It turns out this assumption was in error. While the CoA is supposed to be prepared ahead of the day the electors meet, states don’t actually have to submit it to the National Archives or make it public before that day. Before the Electoral College meets, states typically submit the original CoA to the National Archives, which posts them online after reviewing them to ensure they conform to the Electoral Count Act’s requirements. But because of the time it takes for certificates to travel via registered mail (as required under federal law) to the National Archives and be reviewed by staff, usually CoAs for at least a few states aren’t posted online and available before the Electoral College meets.

For example, in 2020 when the Electoral College met on Monday, December 14 (it’s always a Monday), certificates from Kansas (dated December 14), Maryland (December 14), Mississippi (December 11), and Missouri (December 14) were prepared and submitted shortly before or on the day the Electoral College met. None were publicly available by the time they would have been needed if NPV were in effect.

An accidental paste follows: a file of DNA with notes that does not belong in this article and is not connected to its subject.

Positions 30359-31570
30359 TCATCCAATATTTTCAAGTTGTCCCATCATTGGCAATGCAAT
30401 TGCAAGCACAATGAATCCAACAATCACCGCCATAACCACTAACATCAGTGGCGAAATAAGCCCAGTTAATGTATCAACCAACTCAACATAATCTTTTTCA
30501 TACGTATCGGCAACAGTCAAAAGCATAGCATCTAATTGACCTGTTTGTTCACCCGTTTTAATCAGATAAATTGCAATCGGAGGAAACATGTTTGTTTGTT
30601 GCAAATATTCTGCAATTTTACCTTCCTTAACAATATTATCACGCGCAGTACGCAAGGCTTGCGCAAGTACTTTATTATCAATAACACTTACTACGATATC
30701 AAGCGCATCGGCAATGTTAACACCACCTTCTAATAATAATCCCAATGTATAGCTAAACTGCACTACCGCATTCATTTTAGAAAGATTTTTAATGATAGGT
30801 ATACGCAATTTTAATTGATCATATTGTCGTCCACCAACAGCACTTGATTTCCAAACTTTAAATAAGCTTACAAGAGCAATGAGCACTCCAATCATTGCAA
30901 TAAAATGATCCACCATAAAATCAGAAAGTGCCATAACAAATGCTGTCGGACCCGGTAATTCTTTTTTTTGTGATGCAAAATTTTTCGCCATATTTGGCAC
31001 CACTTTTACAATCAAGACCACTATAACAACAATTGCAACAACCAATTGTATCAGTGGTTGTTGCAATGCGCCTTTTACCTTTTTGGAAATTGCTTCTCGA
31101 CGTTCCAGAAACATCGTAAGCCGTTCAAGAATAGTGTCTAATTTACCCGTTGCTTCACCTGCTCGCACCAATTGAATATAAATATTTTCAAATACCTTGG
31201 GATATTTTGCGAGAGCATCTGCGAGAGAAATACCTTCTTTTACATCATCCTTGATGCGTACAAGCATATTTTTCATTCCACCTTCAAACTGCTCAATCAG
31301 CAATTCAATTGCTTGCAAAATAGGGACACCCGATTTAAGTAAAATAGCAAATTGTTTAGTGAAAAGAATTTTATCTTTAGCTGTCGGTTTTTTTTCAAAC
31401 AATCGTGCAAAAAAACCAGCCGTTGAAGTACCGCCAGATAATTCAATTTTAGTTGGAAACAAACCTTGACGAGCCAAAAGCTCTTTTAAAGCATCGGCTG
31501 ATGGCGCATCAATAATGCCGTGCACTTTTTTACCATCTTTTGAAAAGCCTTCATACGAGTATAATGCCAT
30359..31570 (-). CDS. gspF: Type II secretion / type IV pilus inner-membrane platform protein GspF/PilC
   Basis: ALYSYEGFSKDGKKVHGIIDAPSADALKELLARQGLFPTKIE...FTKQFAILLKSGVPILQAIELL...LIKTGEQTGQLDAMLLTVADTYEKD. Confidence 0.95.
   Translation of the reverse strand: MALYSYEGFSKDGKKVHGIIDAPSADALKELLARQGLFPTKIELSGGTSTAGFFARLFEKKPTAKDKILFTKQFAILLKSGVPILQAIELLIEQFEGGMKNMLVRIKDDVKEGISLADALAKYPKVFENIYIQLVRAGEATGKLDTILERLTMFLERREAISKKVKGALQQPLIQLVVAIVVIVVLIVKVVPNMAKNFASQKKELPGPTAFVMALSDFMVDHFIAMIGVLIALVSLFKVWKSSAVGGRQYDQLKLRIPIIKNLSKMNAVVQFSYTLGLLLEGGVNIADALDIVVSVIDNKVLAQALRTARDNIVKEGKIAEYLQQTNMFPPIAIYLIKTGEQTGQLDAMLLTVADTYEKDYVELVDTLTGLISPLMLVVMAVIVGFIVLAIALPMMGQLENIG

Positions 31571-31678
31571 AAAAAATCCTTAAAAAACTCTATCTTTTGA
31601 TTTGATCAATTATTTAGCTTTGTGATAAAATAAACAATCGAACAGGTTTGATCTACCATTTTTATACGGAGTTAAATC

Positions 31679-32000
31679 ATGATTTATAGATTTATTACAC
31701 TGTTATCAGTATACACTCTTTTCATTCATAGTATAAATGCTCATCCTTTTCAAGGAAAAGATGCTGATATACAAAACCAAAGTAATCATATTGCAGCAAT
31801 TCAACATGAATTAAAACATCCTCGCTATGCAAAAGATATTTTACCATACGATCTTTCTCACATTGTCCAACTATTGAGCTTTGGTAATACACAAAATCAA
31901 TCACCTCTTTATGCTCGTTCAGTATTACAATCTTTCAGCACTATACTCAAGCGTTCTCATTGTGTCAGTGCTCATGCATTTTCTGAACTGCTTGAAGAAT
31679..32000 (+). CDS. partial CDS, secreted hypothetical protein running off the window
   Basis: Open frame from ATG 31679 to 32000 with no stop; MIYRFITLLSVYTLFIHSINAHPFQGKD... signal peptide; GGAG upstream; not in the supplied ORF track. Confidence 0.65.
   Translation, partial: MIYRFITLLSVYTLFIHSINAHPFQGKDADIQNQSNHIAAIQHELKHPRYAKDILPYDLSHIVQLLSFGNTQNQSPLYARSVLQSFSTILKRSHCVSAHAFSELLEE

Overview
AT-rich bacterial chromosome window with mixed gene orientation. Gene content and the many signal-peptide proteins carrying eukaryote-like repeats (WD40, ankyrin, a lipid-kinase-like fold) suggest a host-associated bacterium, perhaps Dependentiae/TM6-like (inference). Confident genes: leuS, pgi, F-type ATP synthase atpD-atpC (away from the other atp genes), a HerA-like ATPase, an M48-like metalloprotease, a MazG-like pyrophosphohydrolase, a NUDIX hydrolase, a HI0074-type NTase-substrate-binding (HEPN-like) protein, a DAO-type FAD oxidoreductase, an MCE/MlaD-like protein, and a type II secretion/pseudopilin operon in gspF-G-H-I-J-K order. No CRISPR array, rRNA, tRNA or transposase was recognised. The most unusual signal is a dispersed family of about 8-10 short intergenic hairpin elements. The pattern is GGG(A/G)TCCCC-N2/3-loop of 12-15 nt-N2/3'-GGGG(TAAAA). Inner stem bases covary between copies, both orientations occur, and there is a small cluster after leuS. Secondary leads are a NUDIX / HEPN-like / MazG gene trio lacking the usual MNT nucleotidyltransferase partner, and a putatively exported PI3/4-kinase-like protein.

And it isn’t just a problem with the certificates for states that submit them close to the deadline. In 2020 both the Connecticut and Utah certificates, dated in late-November of 2020, were not posted online until December 22, more than a week after the Electoral College met (my guess would be there were problems with the certificates that were originally submitted, requiring the states to revise them and resubmit).

It seems clear that under current federal law, if the CoAs are the official source of vote totals under the compact there are going to be a few blank lines on the spreadsheet when NPV states add up the votes from other states.

So, what happens to NPV if the current Senate version of an Electoral Count Act reform bill passes? Does it solve this problem, or make it worse?

To quote Peter Quill (aka “Star Lord”): It’s worse. It’s so much worse.